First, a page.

The anti-racist movement has become increasingly vocal in its demands in recent weeks and has spread from the US to Europe and beyond, exposing the tenacity of structural racism and the disproportionate use of police violence against Black people and people of colour even outside the US. It lays bare one of the Western liberal democracies’ best-kept secret: their origins in a profoundly racist and exploitative colonialist order.
European and US American official policies, monuments, museums, and textbooks still fall short of recognising the reality of Western colonialism. The statues whose removal BLM activists are campaigning for are often effectively monuments to slave masters and perpetrators of genocide. For centuries, these figures have stayed firmly in place, inscribed not only on public spaces across the US and Europe, but also lodged in people’s memories. Ironically, while the then-new capitalist order expulsed Partisan and socialist monuments with tremendous haste in the postsocialist East, it left monuments to its own crimes standing as a matter of course, arrogantly defending them as part of its ‘tradition’ (see also Enzo Traverso).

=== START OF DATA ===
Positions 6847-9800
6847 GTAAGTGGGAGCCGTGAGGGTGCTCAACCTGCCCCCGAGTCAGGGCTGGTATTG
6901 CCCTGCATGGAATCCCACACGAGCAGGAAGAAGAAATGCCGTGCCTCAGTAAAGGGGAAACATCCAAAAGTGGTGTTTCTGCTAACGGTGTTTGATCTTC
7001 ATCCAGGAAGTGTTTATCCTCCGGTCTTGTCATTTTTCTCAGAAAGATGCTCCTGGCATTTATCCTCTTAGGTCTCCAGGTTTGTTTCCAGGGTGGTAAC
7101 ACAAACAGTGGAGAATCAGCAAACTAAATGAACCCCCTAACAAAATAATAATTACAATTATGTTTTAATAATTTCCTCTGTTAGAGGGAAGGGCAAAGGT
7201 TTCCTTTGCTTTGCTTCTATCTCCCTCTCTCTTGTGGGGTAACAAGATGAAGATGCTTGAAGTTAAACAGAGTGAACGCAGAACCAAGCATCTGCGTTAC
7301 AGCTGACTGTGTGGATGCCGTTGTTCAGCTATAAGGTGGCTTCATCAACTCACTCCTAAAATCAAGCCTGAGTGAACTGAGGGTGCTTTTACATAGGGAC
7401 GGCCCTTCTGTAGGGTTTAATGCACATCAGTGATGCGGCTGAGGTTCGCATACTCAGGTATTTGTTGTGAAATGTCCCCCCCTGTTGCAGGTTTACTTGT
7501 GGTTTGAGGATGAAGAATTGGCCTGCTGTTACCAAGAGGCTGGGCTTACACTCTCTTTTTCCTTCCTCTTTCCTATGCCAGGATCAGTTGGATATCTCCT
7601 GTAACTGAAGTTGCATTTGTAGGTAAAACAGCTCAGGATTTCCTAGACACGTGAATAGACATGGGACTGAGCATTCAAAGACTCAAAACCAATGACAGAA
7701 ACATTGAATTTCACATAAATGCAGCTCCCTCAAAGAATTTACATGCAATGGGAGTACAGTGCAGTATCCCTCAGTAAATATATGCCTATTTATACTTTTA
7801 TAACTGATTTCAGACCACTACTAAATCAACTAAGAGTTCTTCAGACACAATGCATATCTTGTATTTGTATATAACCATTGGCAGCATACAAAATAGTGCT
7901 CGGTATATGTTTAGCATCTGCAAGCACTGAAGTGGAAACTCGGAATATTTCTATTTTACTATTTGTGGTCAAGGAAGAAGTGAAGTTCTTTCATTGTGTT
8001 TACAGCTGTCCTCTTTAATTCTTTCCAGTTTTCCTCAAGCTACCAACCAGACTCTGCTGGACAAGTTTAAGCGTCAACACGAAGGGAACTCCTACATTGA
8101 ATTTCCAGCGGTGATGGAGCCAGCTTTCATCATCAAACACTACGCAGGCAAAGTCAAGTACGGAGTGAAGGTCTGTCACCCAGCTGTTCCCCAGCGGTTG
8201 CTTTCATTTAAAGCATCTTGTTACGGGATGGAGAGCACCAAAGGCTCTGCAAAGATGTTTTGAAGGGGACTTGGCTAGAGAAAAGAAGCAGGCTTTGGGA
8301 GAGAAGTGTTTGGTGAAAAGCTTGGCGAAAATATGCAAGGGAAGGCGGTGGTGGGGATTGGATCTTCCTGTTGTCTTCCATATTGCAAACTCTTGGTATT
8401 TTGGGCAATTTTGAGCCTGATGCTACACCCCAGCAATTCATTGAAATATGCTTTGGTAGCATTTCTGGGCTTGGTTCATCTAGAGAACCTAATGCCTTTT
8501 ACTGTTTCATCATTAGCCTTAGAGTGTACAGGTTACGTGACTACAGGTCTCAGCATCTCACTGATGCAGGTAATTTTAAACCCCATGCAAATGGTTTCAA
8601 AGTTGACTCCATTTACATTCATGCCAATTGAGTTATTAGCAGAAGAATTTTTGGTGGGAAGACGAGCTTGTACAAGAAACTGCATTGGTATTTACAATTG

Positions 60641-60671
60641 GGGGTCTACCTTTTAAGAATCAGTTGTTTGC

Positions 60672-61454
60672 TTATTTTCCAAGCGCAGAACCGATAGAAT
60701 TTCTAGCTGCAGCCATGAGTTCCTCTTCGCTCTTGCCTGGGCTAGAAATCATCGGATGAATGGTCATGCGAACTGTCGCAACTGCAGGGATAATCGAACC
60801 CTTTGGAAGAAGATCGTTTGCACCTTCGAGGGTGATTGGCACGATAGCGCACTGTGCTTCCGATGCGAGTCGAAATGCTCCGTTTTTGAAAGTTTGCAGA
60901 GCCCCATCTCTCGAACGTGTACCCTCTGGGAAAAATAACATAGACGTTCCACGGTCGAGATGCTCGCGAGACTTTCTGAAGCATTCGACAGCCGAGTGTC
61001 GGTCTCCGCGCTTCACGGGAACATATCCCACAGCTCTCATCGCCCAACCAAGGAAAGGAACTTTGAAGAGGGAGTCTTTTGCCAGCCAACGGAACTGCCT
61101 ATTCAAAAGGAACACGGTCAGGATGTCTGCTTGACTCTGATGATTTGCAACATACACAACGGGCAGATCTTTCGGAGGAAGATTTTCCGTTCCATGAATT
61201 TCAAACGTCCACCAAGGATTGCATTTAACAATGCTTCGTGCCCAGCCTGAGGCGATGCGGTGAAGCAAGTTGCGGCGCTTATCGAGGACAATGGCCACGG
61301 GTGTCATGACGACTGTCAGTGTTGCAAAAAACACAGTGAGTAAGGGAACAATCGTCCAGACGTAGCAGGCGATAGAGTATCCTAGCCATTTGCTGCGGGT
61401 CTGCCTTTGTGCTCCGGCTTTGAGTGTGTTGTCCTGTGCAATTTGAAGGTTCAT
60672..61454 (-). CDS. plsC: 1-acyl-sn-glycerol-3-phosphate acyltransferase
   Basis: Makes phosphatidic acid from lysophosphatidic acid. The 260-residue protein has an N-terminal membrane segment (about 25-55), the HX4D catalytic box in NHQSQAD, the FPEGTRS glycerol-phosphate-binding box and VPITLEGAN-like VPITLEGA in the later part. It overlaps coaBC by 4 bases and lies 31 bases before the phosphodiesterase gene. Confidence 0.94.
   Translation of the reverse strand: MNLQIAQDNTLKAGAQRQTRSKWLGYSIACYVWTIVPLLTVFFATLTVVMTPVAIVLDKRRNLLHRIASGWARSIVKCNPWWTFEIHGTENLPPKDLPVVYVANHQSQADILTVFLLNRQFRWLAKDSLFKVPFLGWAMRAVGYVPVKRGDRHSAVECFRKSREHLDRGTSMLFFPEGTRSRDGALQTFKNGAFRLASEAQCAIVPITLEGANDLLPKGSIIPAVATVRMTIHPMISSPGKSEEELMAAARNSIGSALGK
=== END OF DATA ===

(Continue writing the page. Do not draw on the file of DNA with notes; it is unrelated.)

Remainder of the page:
Yet the anti-racist movement does not simply call for the removal of figures of oppression in order to create a more politically correct visual landscape. Rather, it calls for a new radical justice system to replace the profoundly dysfunctional trinity of military, police, and prisons described so well by Ruth Wilson Gilmore in Golden Gulag already back in 2007. The toppling of monuments to racist and oppressive figures is probably the most spectacular and iconoclastic visual marker of this new idea of justice. It also highlights the popular power and strength of the BLM movement and points to a shift towards a ‘multidirectional memory’ of slavery, colonialism, and the continued curtailing of rights of racialised minorities (see Michael Rothberg).
The discourse on ‘the end of history’ that started in 1989, as well as what might be called a real end of memory, can be mapped against the liberation movements culminating in BLM. Doing so helps us see how revisiting narratives of history and memory can open up the possibility of a radically different future, a possibility known to all revolutionary movements of the twentieth century. Ignoring this knowledge, turning a blind eye to the necessity of confronting a history of oppression, and clinging instead to a tradition built on it is not merely reactionary; it is wrong. Marx believed that the scope of our actions is determined by our social circumstances, but that collectively, we can in turn influence these circumstances. By inventing new ways of remembering past injustices and oppression, and adding to the momentum of the anti-racist movement, we can lay the groundwork for social justice.